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What Is Betamethasone Valerate?

A woman applying betamethasone valerate cream.
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  • Written By: Jacquelyn Gilchrist
  • Edited By: O. Wallace
  • Last Modified Date: 12 August 2014
  • Copyright Protected:
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    Conjecture Corporation
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Betamethasone valerate is a corticosteroid medication that is prescribed to help manage various skin conditions, such as psoriasis and seborrhea. It can help alleviate symptoms such as itching, swelling, and redness. The medication is available in both a foam and a cream, and may be applied to the scalp and/or body.

Patients using betamethasone valerate for a scalp condition need to use the foam product. To apply, they should first shake the canister and spray some foam on a saucer, as spraying it directly on the hands can cause the foam to melt. The patient may then take a small amount of the foam and massage it into the area of scalp that requires treatment. He should then continue massaging in more of the foam, until it is no longer visible on the scalp. The foam is typically applied twice daily, following which patients should thoroughly wash their hands.

To apply betamethasone valerate cream to skin on the body, the patient should squeeze a small amount of the drug onto the affected skin. He may then use a sterile cotton swab to distribute the cream evenly. The skin should not be covered by bandages or dressings. Patients should wash their hands well after the application to avoid getting the medication in the eyes, nose, or mouth. The doctor may prescribe one to three dosages of the cream per day.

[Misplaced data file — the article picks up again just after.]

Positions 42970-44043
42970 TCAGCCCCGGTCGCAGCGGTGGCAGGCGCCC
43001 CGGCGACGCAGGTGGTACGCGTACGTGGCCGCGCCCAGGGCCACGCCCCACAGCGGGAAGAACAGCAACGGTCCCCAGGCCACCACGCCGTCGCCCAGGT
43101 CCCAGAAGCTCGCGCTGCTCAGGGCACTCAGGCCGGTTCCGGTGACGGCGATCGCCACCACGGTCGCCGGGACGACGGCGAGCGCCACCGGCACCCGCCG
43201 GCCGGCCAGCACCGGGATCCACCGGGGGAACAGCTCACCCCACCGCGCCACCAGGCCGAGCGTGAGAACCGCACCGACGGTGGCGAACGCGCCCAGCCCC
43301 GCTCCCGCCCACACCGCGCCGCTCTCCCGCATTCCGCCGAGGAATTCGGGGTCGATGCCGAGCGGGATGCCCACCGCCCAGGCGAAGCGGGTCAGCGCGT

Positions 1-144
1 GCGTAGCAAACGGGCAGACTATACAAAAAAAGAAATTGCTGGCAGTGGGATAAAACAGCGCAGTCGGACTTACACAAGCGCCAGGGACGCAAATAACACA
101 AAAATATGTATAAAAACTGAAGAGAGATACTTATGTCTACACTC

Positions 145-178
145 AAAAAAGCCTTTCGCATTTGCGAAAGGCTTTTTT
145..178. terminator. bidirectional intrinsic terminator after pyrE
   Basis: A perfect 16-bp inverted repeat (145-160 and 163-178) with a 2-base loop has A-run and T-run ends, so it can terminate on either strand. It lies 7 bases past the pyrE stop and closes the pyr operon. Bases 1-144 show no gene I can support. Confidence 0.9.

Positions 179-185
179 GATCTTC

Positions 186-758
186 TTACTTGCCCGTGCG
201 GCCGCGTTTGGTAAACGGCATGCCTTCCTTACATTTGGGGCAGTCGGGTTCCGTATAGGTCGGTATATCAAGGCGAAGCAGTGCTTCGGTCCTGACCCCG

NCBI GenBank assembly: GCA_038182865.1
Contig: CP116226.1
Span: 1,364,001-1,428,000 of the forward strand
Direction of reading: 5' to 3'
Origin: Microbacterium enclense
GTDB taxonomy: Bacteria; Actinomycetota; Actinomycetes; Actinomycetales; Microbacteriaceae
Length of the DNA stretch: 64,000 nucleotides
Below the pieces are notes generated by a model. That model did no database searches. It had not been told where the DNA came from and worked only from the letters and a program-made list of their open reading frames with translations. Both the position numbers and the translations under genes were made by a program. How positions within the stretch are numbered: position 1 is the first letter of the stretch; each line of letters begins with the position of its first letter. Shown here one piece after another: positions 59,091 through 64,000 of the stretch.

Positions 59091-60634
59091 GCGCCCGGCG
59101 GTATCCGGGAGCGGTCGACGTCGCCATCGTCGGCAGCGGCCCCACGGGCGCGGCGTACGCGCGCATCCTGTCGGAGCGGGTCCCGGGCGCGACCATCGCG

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Betamethasone valerate cream may cause some side effects, such as acne, stinging or cracking of the skin, and skin irritation. Some patients may experience inflamed hair follicles, excessive hair growth on the body, and itching. Patients should contact their doctors immediately if they experience swelling, discoloration, or problems breathing.

The foam medication may also cause some side effects that require medical attention, such as discoloration, hair loss, and numbness or tingling. Pus, redness, or irritation of the eyes, as well as skin thinning or dryness may also occur. Occasionally, the medication may be absorbed into the bloodstream. This potentially serious complication can cause weight loss, unusual fatigue, and vision problems. Increased urination and thirst, swelling of the ankles and feet, and headache may also occur.

Patients should discuss their other medical conditions with the prescribing physician before using betamethasone valerate. Those with diabetes, Cushing's syndrome, and severe skin injuries may be unable to use either form of the betamethasone valerate. Other medical conditions that fall into this category may include tuberculosis, thinning of the skin, and intracranial hypertension. Those who are pregnant or breastfeeding should discuss possible risks with the doctor. Patients should also discuss their other medications and supplements with the prescribing physician.

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